The Victorian Soul Wants the Victorian Epic

I apologize for the serious delay in posts over the last little while. I would make up a few excuses about my hectic schedule and busy lifestyle if the reason for my absence wasn’t so perfect and valid – I have been reading a literary text that I just can’t think of very much to say or write about. I don’t want that statement to reflect poorly on the text that I’m reading, but I will reveal to you what novel it is that I’m talking about…but is it a novel really?!?! I’m not even sure, and that’s part of the problem!

I’m reading Watchmen and it’s the first graphic novel I’ve ever even opened the cover of, to be honest. I have a copy of the graphic novel because it was recommended and loaned to me by someone I was initially just trying to impress, but who I also respect immensely and who actually knows quite a lot about my taste and assured me that I would like it. And I do…sort of. It’s not that I don’t find the story fascinating or engaging – it’s dynamic and fast-paced and the world is vast and detailed and so well thought-out and portrayed. The characters are pretty cool; I’ve always loved the X-Men and Batman and Spiderman, so I do enjoy a good superhero narrative every now and then. I was totally sucked in during the chapter depicting Dr. Manhattan’s life and history (I was actually back to my normal reading speed during that section of the text), and I’ve always been a fan of stories that incorporate several narrative styles and points-of-view. I think the work very effectively bounces from one strand of the plot to another and from one genre to another. It’s a powerful, groundbreaking literary work and I won’t deny that!

It’s also absolutely gorgeous! Some of the drawings are just breathtaking, and I’m wondering if anyone has manufactured Watchmen wallpaper yet because I think a lot of the scenes would look pretty fantastic on the wall of my room – like when Dr. Manhattan disintegrates…there’s nothing like a full body explosion to brighten up someone’s living space! Basically, I like the illustrations a lot…but I also hate them with a passion. They confuse me, I’m not used to them and I have absolutely no idea what to even do with them as I’m reading! Do I look at them first? Do I read the text first? Do I scrutinize every detail or do I skim them? The colours are so vivid and vibrant that I can’t not look at the pictures, but then I become distracted from the actual dialogue or narration that’s happening and I sometimes have to start all over again. It’s frustrating and strange, but probably not altogether bad. Yes, I have my Master’s in English, but nobody likes a literary snob so I would never suggest that a novel with pictures isn’t a novel…it’s just not the sort of novel I’m used to.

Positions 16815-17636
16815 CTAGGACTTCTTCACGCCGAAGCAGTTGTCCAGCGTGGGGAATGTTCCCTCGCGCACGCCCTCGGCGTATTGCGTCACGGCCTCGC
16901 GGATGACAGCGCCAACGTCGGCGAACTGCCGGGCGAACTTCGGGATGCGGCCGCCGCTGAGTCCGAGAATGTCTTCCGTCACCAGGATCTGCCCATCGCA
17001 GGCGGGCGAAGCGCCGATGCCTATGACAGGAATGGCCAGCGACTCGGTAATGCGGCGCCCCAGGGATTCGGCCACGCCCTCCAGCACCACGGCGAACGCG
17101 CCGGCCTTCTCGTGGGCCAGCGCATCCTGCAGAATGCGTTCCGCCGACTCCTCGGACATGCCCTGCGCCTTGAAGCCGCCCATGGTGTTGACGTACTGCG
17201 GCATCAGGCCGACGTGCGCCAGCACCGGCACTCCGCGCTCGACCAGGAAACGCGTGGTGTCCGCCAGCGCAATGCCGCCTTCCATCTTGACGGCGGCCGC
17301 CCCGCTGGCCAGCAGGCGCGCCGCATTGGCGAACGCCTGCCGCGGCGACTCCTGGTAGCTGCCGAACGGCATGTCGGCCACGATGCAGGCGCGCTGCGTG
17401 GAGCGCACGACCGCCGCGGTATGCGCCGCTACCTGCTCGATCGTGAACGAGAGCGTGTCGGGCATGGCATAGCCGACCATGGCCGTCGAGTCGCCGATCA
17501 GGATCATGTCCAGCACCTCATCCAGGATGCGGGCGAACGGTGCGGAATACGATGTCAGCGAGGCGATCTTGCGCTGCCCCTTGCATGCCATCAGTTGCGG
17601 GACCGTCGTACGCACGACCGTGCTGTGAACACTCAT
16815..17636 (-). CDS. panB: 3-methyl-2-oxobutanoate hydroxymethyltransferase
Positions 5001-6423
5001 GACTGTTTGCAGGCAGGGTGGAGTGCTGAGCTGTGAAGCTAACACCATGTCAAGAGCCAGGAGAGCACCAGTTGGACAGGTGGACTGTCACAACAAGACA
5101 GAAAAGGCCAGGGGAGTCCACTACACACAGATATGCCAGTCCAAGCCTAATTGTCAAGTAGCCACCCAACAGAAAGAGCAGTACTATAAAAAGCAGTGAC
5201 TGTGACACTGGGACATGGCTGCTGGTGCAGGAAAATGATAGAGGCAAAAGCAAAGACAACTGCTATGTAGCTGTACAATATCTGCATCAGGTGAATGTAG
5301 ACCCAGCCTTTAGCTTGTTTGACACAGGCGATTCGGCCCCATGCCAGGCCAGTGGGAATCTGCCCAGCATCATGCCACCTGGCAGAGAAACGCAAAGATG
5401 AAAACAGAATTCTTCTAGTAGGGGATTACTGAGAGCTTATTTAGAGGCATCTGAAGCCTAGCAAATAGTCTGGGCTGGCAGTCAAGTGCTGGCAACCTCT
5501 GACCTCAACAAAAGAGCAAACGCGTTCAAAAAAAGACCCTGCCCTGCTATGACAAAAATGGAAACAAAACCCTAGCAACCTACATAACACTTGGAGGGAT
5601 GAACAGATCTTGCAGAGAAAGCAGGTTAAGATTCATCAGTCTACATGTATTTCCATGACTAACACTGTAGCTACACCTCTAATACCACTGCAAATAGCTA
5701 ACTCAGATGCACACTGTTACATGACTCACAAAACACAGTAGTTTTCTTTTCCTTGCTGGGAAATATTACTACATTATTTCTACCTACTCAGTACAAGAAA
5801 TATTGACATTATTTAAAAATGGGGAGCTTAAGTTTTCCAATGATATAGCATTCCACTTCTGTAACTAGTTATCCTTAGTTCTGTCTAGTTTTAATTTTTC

I’m a Victorianist (my diploma doesn’t actually say that, but I’m giving myself the title anyway) and so I’m more comfortable with books that have barely any white space on their pages, let alone elaborate, coloured illustrations. I’m used to words, words, words on every blank surface – even the copies of Jane Eyre and Oliver Twist and The Old Curiosity Shop that I own that feature illustrations don’t include them in the page count. I’m used to using my imagination to determine what a particular setting looks like – when I was a child and I entered the wardrobe with Lucy for example, I had to figure out what Narnia looked like for myself. In the case of Watchmen, I feel like there isn’t much room for interpretation; you can’t debate how a character looks or how elaborate their costume is because everything is given to you, in fluorescent yellows and blues, in deep reds and purples. It’s gorgeous, like I said, but it’s also unlike any reading experience I’ve ever had.

The graphic novel isn’t telling me what exact shade of blue Dr. Manhattan’s skin is. It isn’t telling me what Rorschach’s “face” looks like. It’s showing me instead. And, I’ve learned in creative writing classes enough times that showing is always better than telling, and even great novels full of words and words and words will do that. I guess I just wonder where the room is for my imagination. I wonder how to throw myself into a text that doesn’t leave any space for me on its pages.